Now if you are overwhelmed and you feel like, there is no way you can make all these adjustments and come up with your own world, don’t worry. Also, if you are thinking, but I love the classic D&D stuff, I want my kid to fight a dragon and go in a dungeon, also don’t worry. There are modules put out by Wizards of the Coast that you can use that make it pretty easy to have a story to tell with your kids. You might still need to make some adjustments but you don’t have to start from scratch.
The next part of this section just tells you how to use the rule book so I am not going to go over that. We’ll go through section by section until we have made it through all of them.
How to Play
This section has a lot of good information in it and sums things up nicely. However, it can be a little daunting for someone who has never played before, kids included. I’m going to pull out what I think is important here.
The first part that is really useful is the description of the pattern that is used in game play.
They list it like this.
- The DM describes the environment
- The players describe what they want to do
- The DM narrates the results of the adventurers’ actions
They don’t add lather, rinse, repeat but they might as well have. That’s actually a really good summary of how games should go. Tell the kids where they are. Let them tell you what they want to do. Decide if they can do it. If it’s a maybe, have them roll dice. Decide if the dice rolled high enough for it to happen or not. Narrate what happens. Do it over again.
I don’t have a lot to add here because they pretty much nailed it on the first try, whether you play with kids, adults or someone in between.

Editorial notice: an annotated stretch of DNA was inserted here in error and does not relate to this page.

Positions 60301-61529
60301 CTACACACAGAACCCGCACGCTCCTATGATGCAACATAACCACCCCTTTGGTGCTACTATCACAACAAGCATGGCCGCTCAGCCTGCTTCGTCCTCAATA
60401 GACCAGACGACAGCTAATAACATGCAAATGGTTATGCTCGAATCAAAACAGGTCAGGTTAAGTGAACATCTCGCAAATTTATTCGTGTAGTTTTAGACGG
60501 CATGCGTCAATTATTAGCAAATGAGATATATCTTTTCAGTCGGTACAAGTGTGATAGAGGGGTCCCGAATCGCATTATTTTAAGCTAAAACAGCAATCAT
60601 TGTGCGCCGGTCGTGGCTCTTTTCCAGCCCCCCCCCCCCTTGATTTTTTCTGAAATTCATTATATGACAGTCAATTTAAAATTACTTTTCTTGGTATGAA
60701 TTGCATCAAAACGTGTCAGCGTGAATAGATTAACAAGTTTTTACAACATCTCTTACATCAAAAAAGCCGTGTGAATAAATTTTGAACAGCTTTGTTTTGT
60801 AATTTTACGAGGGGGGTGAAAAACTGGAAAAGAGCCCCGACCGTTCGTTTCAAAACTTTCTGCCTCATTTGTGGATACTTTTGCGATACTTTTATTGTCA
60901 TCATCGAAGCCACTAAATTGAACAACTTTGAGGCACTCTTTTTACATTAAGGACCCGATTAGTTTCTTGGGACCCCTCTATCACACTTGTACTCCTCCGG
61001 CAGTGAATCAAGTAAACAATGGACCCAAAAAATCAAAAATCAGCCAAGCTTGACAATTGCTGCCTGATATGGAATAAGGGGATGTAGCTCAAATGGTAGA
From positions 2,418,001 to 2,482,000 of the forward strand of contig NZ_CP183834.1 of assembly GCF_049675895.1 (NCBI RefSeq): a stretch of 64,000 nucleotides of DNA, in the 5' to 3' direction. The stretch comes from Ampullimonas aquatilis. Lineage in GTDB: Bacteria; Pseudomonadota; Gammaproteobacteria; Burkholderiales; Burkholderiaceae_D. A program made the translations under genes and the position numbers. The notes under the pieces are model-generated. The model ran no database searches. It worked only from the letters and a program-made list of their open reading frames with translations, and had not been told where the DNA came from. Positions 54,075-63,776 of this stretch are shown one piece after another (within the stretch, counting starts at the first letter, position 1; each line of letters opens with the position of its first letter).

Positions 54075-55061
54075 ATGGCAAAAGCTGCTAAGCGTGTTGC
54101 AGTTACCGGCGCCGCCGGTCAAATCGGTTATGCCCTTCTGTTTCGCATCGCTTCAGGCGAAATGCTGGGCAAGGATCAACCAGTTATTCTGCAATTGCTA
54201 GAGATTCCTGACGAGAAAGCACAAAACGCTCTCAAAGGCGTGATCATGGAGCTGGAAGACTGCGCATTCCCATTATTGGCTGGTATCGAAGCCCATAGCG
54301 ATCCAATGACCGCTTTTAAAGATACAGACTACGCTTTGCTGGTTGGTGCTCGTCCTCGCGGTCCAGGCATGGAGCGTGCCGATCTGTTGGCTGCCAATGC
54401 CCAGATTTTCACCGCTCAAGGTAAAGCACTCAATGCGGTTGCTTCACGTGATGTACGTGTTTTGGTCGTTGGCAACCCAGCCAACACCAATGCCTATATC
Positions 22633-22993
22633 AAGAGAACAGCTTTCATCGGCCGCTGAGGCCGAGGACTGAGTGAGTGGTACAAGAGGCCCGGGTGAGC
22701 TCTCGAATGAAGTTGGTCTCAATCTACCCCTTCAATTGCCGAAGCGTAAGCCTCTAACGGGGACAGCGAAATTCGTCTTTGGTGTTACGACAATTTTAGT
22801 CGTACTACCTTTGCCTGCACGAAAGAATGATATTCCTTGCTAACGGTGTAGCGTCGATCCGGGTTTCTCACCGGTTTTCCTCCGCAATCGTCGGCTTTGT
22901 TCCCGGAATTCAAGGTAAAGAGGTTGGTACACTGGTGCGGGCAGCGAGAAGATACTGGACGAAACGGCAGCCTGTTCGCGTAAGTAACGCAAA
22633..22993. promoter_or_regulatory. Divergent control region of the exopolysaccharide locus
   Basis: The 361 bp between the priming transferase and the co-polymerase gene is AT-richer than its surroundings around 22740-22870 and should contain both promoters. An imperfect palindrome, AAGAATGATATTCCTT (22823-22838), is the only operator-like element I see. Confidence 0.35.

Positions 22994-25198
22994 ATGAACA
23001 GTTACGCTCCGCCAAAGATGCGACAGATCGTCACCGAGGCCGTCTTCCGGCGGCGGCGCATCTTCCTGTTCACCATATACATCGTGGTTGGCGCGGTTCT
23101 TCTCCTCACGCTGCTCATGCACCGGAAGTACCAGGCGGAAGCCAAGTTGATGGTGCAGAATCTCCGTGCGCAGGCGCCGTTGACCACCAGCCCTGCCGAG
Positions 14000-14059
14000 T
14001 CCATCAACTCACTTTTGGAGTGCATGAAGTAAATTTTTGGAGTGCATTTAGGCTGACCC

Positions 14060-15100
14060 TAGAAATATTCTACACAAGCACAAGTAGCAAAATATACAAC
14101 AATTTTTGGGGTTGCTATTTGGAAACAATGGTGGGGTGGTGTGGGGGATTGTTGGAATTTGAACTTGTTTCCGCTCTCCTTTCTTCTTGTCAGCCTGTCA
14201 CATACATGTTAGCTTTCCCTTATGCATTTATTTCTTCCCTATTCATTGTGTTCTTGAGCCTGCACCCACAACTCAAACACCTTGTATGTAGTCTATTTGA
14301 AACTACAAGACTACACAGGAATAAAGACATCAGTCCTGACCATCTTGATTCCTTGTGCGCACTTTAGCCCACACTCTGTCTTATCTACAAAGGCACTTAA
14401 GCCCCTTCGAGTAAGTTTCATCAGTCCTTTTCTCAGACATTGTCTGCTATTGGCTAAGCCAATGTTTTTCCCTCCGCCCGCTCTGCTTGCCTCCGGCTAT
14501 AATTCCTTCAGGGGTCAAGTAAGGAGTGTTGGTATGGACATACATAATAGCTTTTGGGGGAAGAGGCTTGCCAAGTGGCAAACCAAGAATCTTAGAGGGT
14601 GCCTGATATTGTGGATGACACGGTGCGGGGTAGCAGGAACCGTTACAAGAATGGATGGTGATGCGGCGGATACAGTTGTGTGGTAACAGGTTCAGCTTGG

Next they talk about rolling dice and adding modifiers. This may or may not work for your kid. I’ll get into how I do it later on, but if your kid can’t do addition and subtraction, can’t count past 10 or are very math averse, adding up bonuses, modifiers and penalties can be a real chore and feel like homework. This is a section you may want to minimize as much as possible, and you can still make the game work without a lot of that stuff. As you kid learns more math and understands more of the game, you can add this stuff in.
Here is their description in brief.
- Roll the die and add a modifier
- Apply circumstantial bonuses and penalties
- Compare the results to a target number
In terms of younger kids, you are going to roll the dice, not worry about modifiers, apply bonuses and penalties but as a DM you should be doing that, and compare the results to a target number. That target number is generally going to be what tells you if the player fails or succeeds.
The whole point is to figure out if the player does the thing they are trying to do. So, I feel like the third step here is what is really important, and why we can get away with fewer modifiers.
They then get into Difficulty Class and Armor Class but we’ll talk about those further along the rules. It’s just a way to figure out how tough something to do is.
Advantage and Disadvantage are the next topics. I think this system is great, and really good for kids. Basically, there are some situations where you will have the players roll twice instead of once. If they have advantage, they get to pick the higher number. If they have disadvantage, they have to choose the lower number. It’s also a great way to reinforce counting. This calls for doing it with a D20 but if your kid can only count to 10, I have a really easy solution. Use a D10 instead. They still have the 50/50 shot of succeeding most of the time, although I know, the D20 changes the probability mathematically (depending on the situation), but we’re talking about younger kids here. They just need to know if what they tried to do worked or failed.